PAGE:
DENVER -- With Mark Reynolds rooted in a lengthy slump and Lyle Overbay making his second straight start on Friday against Colorado righty Christian Bergman, it's natural to speculate that the veteran may be gaining the upper hand in the Brewers' first base platoon. Manager Ron Roenicke is here to remind everyone that isn't the case.
"Yes, it has something to do with how they're swinging the bat, but it's more matchups," said Roenicke. "We [are facing] two left-handers the next two days and I knew Mark would be playing those two days."
With the Rockies trotting out two southpaws Saturday and Sunday in Christian Friedrich and Tyler Matzek, the right-handed hitting Reynolds will try to snap out of a funk that has seen him strike out nine times and collect just four hits in his last 36 at-bats.
Of course, Roenicke is well aware that Reynolds is prone to that sort of streakiness, but he's hoping the gaps of Coors Field can be a cure for the sluggers' woes.
"That's been his career," said Roenicke. "But when you get into a ballpark like this and he hits a couple in the air, things can turn around in a hurry."
In 105 lifetime at-bats at Coors Field, Reynolds has hit eight home runs and six doubles, each his highest totals in any road ballpark. Reynolds has also hit .267 with 20 RBIs in the Mile High City.
On the season, Reynolds is hitting .157 against lefties in 51 at-bats. His platoon mate Overbay has almost exclusively been limited to right-handed pitching, but has been heating up as of late, hitting .333 with three doubles and eight RBIs in 30 at-bats this month.
High-powered Rox a worthy test for Crew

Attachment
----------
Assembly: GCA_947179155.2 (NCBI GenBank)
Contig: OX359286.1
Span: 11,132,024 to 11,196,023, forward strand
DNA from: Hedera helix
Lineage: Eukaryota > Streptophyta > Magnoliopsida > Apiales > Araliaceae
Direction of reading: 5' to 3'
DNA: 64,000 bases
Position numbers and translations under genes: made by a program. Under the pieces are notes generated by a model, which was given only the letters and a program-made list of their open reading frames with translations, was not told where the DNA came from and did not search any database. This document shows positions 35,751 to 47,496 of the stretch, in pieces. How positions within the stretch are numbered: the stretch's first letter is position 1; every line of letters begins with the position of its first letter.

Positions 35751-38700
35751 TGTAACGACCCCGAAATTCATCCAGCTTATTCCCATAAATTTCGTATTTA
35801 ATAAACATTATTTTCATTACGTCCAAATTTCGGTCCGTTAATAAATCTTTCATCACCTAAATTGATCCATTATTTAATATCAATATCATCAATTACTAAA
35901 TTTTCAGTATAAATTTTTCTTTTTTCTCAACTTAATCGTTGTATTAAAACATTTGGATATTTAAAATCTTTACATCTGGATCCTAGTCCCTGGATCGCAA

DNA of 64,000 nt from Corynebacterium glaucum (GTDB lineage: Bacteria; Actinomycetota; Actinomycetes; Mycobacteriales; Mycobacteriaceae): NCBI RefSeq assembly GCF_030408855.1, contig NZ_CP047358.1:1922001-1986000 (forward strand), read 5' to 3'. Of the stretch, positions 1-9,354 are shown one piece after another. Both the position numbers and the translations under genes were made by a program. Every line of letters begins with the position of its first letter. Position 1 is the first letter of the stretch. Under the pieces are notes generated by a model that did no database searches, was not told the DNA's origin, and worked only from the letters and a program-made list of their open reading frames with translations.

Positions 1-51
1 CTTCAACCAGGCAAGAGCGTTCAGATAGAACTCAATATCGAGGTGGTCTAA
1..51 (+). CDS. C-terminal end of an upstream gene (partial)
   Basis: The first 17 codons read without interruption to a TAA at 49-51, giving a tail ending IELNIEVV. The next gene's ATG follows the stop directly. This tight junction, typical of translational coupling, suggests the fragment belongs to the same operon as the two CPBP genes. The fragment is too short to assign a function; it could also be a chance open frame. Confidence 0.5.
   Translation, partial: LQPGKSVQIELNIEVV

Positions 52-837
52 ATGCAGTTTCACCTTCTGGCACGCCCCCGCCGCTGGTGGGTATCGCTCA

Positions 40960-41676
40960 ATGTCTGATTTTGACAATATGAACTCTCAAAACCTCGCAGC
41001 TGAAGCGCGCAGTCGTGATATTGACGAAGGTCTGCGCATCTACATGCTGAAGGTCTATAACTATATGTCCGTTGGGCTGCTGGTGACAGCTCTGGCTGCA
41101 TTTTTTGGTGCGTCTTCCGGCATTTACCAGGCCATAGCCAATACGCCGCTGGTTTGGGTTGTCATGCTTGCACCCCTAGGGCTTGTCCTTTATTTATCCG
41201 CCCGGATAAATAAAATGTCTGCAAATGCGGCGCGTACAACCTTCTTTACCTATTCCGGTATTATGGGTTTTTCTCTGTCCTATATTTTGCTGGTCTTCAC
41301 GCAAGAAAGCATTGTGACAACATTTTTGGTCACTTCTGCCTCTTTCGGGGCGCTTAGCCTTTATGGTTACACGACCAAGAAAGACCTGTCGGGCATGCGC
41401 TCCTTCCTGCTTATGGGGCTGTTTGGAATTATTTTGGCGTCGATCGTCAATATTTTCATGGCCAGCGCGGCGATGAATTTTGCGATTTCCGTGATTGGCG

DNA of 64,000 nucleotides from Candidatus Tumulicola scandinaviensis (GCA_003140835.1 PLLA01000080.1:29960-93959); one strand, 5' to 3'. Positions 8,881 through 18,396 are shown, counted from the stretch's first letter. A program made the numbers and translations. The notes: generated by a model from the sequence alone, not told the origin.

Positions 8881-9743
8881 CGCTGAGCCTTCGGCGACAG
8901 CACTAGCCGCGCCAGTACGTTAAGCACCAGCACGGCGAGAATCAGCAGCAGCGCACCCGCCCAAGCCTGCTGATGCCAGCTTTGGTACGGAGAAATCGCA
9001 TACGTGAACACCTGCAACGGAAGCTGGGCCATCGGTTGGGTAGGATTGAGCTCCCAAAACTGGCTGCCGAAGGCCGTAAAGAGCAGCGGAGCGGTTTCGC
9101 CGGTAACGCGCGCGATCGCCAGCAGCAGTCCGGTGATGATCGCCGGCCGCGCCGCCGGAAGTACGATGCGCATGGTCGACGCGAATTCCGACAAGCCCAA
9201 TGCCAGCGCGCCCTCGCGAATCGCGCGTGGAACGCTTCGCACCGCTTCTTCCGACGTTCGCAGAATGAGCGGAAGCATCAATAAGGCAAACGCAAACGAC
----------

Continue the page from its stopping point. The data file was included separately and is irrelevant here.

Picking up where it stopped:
DENVER -- Playing half of their games in the hitter friendly confines of Miller Park, the Brewers don't consider the Coors Field altitude to be a test for the their pitching staff.
What will be the true measuring stick for the rotation in manager Ron Roenicke's opinion is the Rockies' lineup, which owns the best average in the Majors at .281.
"I think their offense is the test," said Roenicke. "I believe they've got some guys hurt, but it's still a great offense. If you're going to succeed and you're going to be a top notch pitcher, you've got to be able to shut down some big offenses."
The Brewers enter the series tied with the Braves for the Major League lead in quality starts at 50 and they haven't had a pitcher issue a walk in the past two games. If the Brewers' staff continues at their current pace, they'll finish the season with 109 quality starts, nine more than their 2011 rotation had when it tied the franchise record of 98.
But then again, Milwaukee has had the luxury of avoiding Rockies shortstop Troy Tulowitzki up until now.
Tulowitzki is hitting .404 (55-for-136) with 13 doubles, 12 home runs, 32 RBIs and 30 runs against the Brewers since entering the league in 2007. That average is the highest in the Majors among batters who have had a minimum of 135 at-bats against Milwaukee.
Numbers like that aren't lost on Roenicke, who considers Tulowitzki's approach at the plate to be one of the finest in all of baseball.
"Tulowitzki has got the stats," said Roenicke. "If you look at Tulowitzki's walks and strikeouts, they're almost the same, which is very rare in today's game. With him not chasing a lot of pitches, [it] helps him to be a consistent hitter."
Cody Ulm is an associate reporter for MLB.com. This story was not subject to the approval of Major League Baseball or its clubs.